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Nexo Solvency Needs to Be Proven as Vauld Rejects Latest Acquisition Proposal

2 mins
Updated by Ryan Boltman
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In Brief

  • Vauld blocks Nexo's latest acquisition offer as Nexo's solvency remains uncertain amid its gradual exit from the U.S.
  • Nexo expressed interest in buying Vauld in July 2022.
  • Crypto acquisitions are increasing as companies look to survive a prolonged bear market.
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Vauld rejected a renewed takeover proposal by crypto finance firm Nexo, citing concerns with the company’s financial health.

According to The Block, Vauld “unanimously” rejected Nexo’s proposal, with one Vauld creditor stating that they require further proof of Nexo’s solvency. Vauld has given Nexo until Jan. 6, 2023, to respond.

Vauld Cites Key Missing Information as Reason for Rejection

Vauld added that Nexo’s announced departure from the U.S. means that its U.S. creditors have no recourse if Nexo fails. Nor has Nexo provided a “financial model” to prove its ability to fill the $400 million hole in Vauld’s balance sheet, sparking fears that Vauld could get caught up in a second liquidity crisis if Nexo proves insolvent, one creditor told the Block. 

Vauld has until Jan. 20, 2022, to develop its restructuring plan.

Nexo submitted its latest acquisition proposal to Vauld’s creditors on Dec. 26, 2022, after expressing its initial interest in the distressed crypto firm in July 2022.

Nexo signed a 60-day term sheet in July 2022 to acquire the troubled exchange after Vauld’s customers pulled $200 million from the platform as the collapse of several crypto entities rattled investor confidence. The business later paused withdrawals and sought a moratorium order in Singapore to protect it from creditors while it restructured.

Nexo’s managing partner told the Block that Nexo would host an ask-me-anything session “mid-next week” to address Vauld creditors’ concerns.

Crypto Buyouts to Improve Liquidity on the Rise

Several crypto companies stung by the collapse of the TerraUSD stablecoin in May 2022 and crypto’s ensuing bear market have either filed for bankruptcy or secured funding through acquisitions.

Crypto mining firm Argo Blockchain sold its Helios facility in Texas to crypto bank Galaxy Digital Holdings for $65 million to stave off bankruptcy and continue operations. Venture capital fund V Ventures bid to acquire a 90% stake in distressed Asian exchange Zipmex for $100 million, Bloomberg reported on Dec. 2, 2022.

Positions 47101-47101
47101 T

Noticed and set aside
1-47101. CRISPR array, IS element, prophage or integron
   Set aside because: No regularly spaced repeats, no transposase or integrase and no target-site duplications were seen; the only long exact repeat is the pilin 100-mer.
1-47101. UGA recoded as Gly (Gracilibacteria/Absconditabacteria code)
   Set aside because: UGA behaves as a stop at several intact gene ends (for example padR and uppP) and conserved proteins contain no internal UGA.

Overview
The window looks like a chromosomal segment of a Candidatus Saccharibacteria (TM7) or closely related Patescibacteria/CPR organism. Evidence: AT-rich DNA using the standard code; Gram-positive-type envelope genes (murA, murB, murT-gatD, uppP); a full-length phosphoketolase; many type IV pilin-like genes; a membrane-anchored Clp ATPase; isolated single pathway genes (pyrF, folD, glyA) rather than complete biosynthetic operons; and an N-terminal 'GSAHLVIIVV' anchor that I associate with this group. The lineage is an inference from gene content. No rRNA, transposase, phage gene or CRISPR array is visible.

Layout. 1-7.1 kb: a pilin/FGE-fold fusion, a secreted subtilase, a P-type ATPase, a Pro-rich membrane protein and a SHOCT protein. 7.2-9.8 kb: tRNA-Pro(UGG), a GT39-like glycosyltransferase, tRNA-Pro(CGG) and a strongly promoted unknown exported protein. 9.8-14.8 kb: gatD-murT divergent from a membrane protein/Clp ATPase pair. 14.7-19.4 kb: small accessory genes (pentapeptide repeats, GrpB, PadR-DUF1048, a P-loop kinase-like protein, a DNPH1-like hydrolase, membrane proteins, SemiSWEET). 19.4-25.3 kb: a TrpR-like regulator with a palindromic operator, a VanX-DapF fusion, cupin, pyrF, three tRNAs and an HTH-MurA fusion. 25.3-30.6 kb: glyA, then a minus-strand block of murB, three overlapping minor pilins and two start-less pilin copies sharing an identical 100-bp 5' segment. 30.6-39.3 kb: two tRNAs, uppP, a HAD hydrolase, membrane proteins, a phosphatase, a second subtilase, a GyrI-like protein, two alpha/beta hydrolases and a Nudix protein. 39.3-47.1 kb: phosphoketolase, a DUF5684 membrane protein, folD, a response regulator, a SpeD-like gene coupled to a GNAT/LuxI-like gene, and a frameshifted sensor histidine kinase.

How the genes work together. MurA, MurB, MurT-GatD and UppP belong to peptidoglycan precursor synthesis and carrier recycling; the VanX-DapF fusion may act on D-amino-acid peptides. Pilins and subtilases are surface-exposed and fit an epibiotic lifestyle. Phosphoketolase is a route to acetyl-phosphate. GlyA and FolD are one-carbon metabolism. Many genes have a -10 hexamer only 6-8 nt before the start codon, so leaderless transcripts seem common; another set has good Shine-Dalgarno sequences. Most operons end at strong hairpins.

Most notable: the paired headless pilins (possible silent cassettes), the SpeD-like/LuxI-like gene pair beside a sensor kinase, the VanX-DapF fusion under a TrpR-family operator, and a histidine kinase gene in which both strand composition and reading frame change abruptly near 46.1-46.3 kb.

The U.S. Securities and Exchange Commission has blocked Binance US from buying the assets of distressed crypto broker Voyager Digital. Binance US is a separate entity from crypto exchange Binance but reportedly licenses its exchange software from its namesake.

Voyager filed for bankruptcy in July 2022 after losing big through unpaid loans to crypto hedge fund Three Arrows Capital, which has also filed for bankruptcy.

Binance.US said in Dec. 2022 that it would buy Voyager’s crypto assets for their fair market value, approximately $1.002 billion at the time, and add an “additional” $20 million consideration. 

It said at the time that it wanted to return customer funds according to “court-approved disbursements.”

Now, the SEC says that it is not clear from the information provided how Binance US would close such a significant transaction. It also expressed concern at not having a clear window into the company’s finances.

Accordingly, it expects Binance to file a renewed disclosure.

For Be[In]Crypto’s latest Bitcoin (BTC) analysis, click here.

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David Thomas
David Thomas graduated from the University of Kwa-Zulu Natal in Durban, South Africa, with an Honors degree in electronic engineering. He worked as an engineer for eight years, developing software for industrial processes at South African automation specialist Autotronix (Pty) Ltd., mining control systems for AngloGold Ashanti, and consumer products at Inhep Digital Security, a domestic security company wholly owned by Swedish conglomerate Assa Abloy. He has experience writing software in C,...
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